December 7, 1941

The underwater archaeology of the attack on Pearl Harbor

By SAMIR S. PATEL

Monday, December 12, 2016

Pearl Harbor Arizona

 

The two hours of the attack on Pearl Harbor on December 7, 1941, might be the most heavily documented and studied in history. There are eight official investigations, from a Naval Court of Inquiry to a Joint Congressional Committee, reams of records, and enough books, oral histories, documentaries, and feature films to fill a library. Yet there are still things that can be learned about the morning when 350 Japanese warplanes killed 2,403 Americans, wounded another 1,104, and sank or severely damaged 21 ships in a coordinated attack on military sites around Oahu, Hawaii.

 

A number of factors have obscured details—big and small—from that day. For example, the surprise of the attack complicated eyewitness accounts. Secrecy shrouded the active war effort on both sides. And, in the aftermath, the United States rushed to rebuild its naval power in the Pacific with the greatest maritime salvage project in history, which returned all but three of the damaged ships to service. This effort begins to explain why there are few archaeological sites directly tied to December 7.

 

In 2016, the National Oceanic and Atmospheric Administration (NOAA) and the Bureau of Ocean Energy Management completed the first database of submerged cultural resources in the main Hawaiian Islands. Of 2,114 entries, just five come from the attack: two battleships in the harbor, two Japanese submarines in deep water, and a lone American seaplane. All were spared salvage—and in some cases discovery—for decades by some combination of depth, damage, and respect for the dead.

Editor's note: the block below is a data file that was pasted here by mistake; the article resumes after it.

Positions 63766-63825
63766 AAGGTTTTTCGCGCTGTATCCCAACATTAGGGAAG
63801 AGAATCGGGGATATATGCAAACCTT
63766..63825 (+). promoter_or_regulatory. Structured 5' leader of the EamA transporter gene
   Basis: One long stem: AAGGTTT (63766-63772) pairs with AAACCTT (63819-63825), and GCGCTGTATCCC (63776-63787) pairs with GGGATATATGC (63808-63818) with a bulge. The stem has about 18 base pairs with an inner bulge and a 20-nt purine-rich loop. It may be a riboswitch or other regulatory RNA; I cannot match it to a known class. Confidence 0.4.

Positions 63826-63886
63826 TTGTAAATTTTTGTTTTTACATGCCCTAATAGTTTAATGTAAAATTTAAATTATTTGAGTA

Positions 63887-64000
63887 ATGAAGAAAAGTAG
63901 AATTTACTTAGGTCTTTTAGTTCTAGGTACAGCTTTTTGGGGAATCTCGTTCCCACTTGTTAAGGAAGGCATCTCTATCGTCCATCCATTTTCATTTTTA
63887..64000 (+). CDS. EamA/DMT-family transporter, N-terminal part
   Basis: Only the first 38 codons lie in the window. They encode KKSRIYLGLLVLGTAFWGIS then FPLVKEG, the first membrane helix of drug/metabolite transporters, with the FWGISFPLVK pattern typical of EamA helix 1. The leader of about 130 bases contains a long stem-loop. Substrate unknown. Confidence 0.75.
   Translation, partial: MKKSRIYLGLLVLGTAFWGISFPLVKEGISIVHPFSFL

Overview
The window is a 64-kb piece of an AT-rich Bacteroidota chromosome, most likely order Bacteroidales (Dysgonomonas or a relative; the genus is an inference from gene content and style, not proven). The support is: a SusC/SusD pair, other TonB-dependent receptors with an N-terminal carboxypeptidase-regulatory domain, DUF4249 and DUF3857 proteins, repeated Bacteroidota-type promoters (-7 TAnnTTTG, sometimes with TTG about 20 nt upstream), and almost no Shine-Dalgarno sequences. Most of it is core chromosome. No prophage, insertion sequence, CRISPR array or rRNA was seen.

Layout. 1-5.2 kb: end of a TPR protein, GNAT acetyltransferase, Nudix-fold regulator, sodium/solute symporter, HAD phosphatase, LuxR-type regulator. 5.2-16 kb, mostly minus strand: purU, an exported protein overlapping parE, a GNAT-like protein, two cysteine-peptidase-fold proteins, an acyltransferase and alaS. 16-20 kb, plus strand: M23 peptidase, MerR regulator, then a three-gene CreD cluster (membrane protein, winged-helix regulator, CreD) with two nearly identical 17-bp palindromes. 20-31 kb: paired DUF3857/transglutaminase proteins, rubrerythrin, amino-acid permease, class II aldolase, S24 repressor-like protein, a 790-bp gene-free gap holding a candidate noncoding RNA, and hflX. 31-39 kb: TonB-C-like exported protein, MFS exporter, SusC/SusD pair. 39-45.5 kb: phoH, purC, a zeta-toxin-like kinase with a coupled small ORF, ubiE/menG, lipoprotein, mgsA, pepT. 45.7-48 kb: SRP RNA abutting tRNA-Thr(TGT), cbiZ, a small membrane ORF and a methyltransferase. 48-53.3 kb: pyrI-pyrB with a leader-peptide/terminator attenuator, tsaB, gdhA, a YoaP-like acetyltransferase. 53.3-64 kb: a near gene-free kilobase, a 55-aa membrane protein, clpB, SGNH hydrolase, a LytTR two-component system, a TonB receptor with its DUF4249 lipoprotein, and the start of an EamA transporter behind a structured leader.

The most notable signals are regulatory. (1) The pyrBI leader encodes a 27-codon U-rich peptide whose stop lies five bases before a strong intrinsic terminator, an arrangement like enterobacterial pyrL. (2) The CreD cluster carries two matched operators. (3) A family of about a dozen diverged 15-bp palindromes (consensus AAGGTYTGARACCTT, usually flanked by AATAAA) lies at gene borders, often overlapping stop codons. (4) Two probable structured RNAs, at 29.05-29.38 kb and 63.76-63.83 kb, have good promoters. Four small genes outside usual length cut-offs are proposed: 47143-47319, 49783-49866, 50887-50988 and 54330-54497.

Pearl Harbor AerialFor the United States, Pearl Harbor stands alongside Yorktown, Gettysburg, Little Bighorn, and other iconic battlefields as a crucible of American identity. But it is different in both its freshness in memory and its inaccessibility, since most of the surviving remnants lie underwater, within active military installations, or both. It was 40 years before the underwater sites became the subject of archaeological inquiry. “We’re gaining a much more detailed understanding of the battlefield and all of its nuances,” says James Delgado, director of maritime heritage for NOAA’s Office of National Marine Sanctuaries, who has been directly involved in several of the archaeological projects at Pearl Harbor. “Seventy-five years on, the view is far more comprehensive and three-dimensional, not just in terms of the major events, but also individual experiences.”

 

Today there are very few survivors of the attack, and fewer each year. The sites discussed here will soon be the only primary sources about an event that changed the course of the twentieth century. They are being studied not out of historical curiosity, but to ensure their stewardship for the future.

 

 

Top 10 Discoveries of 2016

ARCHAEOLOGY’s editors reveal the year’s most compelling finds

By THE EDITORS

Monday, December 12, 2016

Top Ten 2016 Opener Image no subhed

Advertisement

Advertisement

Advertisement


Advertisement